In this context, data cubes can be very handy. The applications on the platform use various data sources, including the previously mentioned Euro Data Cube. Using the Euro Data Cube, a team of EO experts analysed thirty of the busiest European airports and prepared a tool that monitors change in airplane traffic compared to pre-pandemic levels using satellite data. The airplane traffic indicator incorporated in the RACE platform is based on the detection of airplanes in images captured by the Copernicus Sentinel-2 satellites. This information on the online platform can be accessed by anyone. The observed changes have interestingly reflected a shift in human and economic activities due to COVID-19 and are of particular interest when assessing the impact of COVID-19 on our society.

Air traffic indicator visualised on the RACE platform. (Source: Twitter – ESA Earth Observation)

The Euro Data Cube also provided a specially configured environment for the COVID-19 Custom Script Challenge by ESA, the European Commission and the Sentinel Hub. The contest ran in April and May 2020 and aimed to uncover ideas for how satellite data could help monitor and mitigate the situation linked to the pandemic and contribute to finding solutions to facilitate recovery and adaptation to the crisis in three main areas: activity of economic operators, human activity distribution and agricultural activity. In this context, the Euro Data Cube team provided a dedicated environment that included a large array of EO and other relevant data, as well as data viewing and processing tools.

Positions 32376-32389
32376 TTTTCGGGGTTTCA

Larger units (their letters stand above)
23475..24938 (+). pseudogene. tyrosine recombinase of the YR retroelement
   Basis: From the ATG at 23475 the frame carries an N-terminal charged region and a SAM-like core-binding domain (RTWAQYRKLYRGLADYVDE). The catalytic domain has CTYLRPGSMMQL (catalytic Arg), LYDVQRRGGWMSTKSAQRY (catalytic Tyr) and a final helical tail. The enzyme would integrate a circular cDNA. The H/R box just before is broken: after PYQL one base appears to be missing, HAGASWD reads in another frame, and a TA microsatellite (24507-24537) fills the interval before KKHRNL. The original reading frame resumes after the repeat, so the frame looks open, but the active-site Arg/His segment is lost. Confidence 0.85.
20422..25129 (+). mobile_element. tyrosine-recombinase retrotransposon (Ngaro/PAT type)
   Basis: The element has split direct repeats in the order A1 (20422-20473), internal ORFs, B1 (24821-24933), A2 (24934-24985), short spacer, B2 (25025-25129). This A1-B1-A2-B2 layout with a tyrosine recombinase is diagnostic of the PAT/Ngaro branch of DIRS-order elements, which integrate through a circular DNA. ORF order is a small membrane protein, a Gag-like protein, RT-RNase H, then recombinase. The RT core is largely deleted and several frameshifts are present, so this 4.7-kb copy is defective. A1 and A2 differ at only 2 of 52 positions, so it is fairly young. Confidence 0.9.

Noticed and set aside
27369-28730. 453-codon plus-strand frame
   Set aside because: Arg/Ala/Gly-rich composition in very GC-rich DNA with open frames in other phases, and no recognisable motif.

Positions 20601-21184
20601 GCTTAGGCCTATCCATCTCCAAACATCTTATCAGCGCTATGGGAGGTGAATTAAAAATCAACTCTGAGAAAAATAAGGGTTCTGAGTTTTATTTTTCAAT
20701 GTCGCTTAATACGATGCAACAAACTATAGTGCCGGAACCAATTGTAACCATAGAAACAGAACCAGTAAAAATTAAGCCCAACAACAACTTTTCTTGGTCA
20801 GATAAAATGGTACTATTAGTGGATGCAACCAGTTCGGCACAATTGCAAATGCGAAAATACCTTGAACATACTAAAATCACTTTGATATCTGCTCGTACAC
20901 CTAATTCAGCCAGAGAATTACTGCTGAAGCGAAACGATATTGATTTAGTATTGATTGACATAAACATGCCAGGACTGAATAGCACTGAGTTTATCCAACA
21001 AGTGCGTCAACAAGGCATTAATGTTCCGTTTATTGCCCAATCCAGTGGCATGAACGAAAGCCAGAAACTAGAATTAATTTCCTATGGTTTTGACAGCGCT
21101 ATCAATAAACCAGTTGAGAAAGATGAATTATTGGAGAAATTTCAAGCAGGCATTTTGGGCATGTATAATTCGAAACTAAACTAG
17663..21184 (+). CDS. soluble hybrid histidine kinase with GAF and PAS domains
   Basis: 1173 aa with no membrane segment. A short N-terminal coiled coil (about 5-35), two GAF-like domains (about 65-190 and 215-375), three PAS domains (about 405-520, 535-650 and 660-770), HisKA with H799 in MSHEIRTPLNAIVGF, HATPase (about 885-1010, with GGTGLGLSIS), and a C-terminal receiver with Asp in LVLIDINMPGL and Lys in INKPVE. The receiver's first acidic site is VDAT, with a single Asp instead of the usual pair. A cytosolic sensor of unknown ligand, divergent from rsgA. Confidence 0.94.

More information about the contest and the winners can be found here.

Powering future EO applications with data cubes

Fast analysis and seamless integration of data is becoming increasingly necessary in these rapidly changing times. Data cubes help make data processing easier and lift the burden of harmonising data from different sources by placing them in a common “cube” framework, ready to be analysed.

With continuously increasing volumes of big data and products, data cubes can help increase the market uptake of Copernicus data. Projects like DCS4COP or Euro Data Cube help users process, combine and analyse data from multiple sources. This broadens the range of information that can be processed and makes the analysis of the results more powerful. It also makes data analysis accessible to SMEs, NGOs and other types of organisations that can benefit from the potential offered by Copernicus data but that lack the technical skills or facilities to fully exploit it.

The high volumes of data that can be analysed in a common grid enable users to quickly react to ongoing events such as the COVID-19 crisis and assist policymakers and governmental authorities to monitor the situation and find solutions.

As the Copernicus programme continues to provide ever more reliable and accurate data, having become the world-leading EO data provider, data cubes are likely to become an important tool in enabling and facilitating downstream EO applications that provide solutions to current and future societal challenges.

Thu, 14/10/2021 – 12:00